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I've never quite understood the drive what you have now till you reach the limits theory.If money is not an object I would take advise from people who know how to set up a car correctly and do it from the get go. To me it makes no sense to learn how to drive a crappy set up, upgrade, then have to relearn the car again. Do it right from the beginning, continue to improve, get plenty of seat time, and I believe your learning curve time will be shorter.
Race tires, coilovers ect, are very good at masking mistakes. You will be faster if you make and correct mistakes prior to upgrading the car.
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Old 12-19-2013, 10:33 AM   #30
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Thanks for all the input guys. I think I will go with the Brembo's and stock pads to start with.

My goal going out there isn't to prove I'm a good driver. I know I'm a very novice race driver! So I want to go out there, and learn the fundamentals, and slowly build up more momentum through the twisty bits.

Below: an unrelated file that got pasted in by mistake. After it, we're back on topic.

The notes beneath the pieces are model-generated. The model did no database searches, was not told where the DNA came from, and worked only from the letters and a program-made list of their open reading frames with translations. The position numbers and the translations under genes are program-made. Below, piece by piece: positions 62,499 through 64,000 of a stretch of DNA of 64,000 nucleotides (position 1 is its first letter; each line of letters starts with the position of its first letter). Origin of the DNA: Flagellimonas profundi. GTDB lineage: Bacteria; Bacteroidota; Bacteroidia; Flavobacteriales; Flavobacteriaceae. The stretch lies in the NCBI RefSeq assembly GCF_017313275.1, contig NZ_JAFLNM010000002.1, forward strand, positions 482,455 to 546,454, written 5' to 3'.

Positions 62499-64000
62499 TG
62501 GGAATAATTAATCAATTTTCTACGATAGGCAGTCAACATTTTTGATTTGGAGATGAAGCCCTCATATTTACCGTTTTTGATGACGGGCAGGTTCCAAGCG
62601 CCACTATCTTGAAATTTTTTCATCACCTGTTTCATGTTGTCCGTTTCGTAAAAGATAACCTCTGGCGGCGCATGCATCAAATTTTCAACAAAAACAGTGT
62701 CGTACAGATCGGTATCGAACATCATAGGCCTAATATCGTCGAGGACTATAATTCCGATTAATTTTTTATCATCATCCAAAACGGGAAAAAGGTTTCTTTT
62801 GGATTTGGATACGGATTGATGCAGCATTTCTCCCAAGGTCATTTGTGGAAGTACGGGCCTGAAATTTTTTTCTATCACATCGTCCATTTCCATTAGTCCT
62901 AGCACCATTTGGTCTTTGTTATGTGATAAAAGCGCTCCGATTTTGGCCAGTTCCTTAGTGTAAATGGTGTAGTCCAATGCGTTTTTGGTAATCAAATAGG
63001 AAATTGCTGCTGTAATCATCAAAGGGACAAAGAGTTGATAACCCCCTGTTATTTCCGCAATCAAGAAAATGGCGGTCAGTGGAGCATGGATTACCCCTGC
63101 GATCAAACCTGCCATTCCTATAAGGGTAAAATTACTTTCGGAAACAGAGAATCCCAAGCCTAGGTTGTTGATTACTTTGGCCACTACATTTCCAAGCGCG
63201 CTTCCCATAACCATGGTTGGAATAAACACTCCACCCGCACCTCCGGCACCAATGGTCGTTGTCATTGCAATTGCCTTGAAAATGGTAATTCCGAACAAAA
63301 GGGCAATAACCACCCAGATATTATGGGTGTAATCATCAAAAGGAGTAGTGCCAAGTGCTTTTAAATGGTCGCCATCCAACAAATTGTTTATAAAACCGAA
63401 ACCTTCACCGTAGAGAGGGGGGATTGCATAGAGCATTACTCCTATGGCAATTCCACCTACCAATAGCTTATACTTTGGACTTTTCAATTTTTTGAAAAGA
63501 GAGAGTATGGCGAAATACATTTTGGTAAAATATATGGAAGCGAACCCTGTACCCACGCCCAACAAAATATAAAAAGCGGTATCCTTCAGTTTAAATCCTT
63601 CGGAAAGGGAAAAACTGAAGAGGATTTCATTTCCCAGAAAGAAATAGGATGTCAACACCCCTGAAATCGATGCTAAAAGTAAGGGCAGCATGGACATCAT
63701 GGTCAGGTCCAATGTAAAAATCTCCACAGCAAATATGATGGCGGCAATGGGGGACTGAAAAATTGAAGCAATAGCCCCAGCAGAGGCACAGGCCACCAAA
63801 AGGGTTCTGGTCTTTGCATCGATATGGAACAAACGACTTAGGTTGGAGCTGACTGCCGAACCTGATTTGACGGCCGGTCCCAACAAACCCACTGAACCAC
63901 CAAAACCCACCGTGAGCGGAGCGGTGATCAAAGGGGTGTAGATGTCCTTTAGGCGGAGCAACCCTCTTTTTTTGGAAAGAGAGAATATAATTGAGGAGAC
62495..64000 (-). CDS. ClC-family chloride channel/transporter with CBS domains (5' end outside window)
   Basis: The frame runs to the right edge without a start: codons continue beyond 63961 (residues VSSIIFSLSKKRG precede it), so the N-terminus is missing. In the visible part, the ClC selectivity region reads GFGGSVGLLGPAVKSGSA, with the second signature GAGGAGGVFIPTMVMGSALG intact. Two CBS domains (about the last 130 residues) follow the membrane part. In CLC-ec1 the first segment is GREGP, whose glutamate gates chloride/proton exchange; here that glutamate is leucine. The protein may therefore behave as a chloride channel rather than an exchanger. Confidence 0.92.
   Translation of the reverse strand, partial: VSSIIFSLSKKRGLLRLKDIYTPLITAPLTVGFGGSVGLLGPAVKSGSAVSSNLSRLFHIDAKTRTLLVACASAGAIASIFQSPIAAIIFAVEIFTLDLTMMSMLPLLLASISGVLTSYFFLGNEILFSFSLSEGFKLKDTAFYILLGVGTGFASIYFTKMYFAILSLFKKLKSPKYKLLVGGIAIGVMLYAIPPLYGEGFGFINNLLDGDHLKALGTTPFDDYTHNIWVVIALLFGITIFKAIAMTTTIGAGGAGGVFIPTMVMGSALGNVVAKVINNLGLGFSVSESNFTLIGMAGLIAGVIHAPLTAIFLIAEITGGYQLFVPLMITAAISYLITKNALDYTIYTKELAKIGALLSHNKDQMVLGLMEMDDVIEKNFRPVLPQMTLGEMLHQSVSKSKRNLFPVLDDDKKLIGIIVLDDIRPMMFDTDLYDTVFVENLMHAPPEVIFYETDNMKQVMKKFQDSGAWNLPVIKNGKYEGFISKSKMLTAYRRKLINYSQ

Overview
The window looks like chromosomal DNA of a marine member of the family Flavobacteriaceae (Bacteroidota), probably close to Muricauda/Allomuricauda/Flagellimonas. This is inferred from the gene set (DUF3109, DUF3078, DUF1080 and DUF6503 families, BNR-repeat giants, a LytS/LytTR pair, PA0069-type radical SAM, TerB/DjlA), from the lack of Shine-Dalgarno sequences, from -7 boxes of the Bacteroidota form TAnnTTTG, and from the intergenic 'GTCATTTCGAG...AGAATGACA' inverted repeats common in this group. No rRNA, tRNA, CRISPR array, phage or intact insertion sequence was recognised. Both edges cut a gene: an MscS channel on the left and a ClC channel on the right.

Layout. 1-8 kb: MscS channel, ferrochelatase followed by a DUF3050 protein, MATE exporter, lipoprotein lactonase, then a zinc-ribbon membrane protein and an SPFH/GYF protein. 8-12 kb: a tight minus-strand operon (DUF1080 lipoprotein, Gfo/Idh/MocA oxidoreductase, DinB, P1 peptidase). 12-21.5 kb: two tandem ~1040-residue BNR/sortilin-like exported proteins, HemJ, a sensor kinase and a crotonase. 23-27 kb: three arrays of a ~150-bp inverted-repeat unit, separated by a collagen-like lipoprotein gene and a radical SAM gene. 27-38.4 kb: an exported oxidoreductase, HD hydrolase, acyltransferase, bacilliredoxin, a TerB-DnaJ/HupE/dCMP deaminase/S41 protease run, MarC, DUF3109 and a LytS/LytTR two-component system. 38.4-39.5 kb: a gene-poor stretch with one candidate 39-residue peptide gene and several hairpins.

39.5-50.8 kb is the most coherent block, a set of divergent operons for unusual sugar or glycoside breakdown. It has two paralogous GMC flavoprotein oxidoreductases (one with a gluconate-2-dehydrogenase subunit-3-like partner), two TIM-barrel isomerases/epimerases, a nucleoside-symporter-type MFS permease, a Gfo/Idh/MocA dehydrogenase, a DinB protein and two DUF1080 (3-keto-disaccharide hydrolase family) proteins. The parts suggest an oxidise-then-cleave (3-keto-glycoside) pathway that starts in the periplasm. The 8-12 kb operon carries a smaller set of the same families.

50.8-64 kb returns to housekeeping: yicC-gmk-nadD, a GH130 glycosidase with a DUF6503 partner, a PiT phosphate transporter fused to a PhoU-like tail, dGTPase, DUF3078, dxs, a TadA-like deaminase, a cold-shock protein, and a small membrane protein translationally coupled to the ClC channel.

Once again, thanks for all the input. I'll let you know how it goes in the spring!
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Old 12-20-2013, 11:52 AM   #31
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I'm kind of late to the party but my camaro is pretty much a track only car. I have experienced about every kind of failure you can possibly have (most of these on other track cars), especially with brakes. The most important thing to change is the fluid. If the fluid boils you will have gas bubbles in the brake lines and when you stomp the pedal nothing happens unless you pump the crap out of it. Once some of the fluid is vaporized you will never have good brakes until you replace all the fluid and thoroughly bleed the system. I use Motul 660 fluid, I have heard the Castrol is good. If you have good brake fluid you will always have pedal pressure.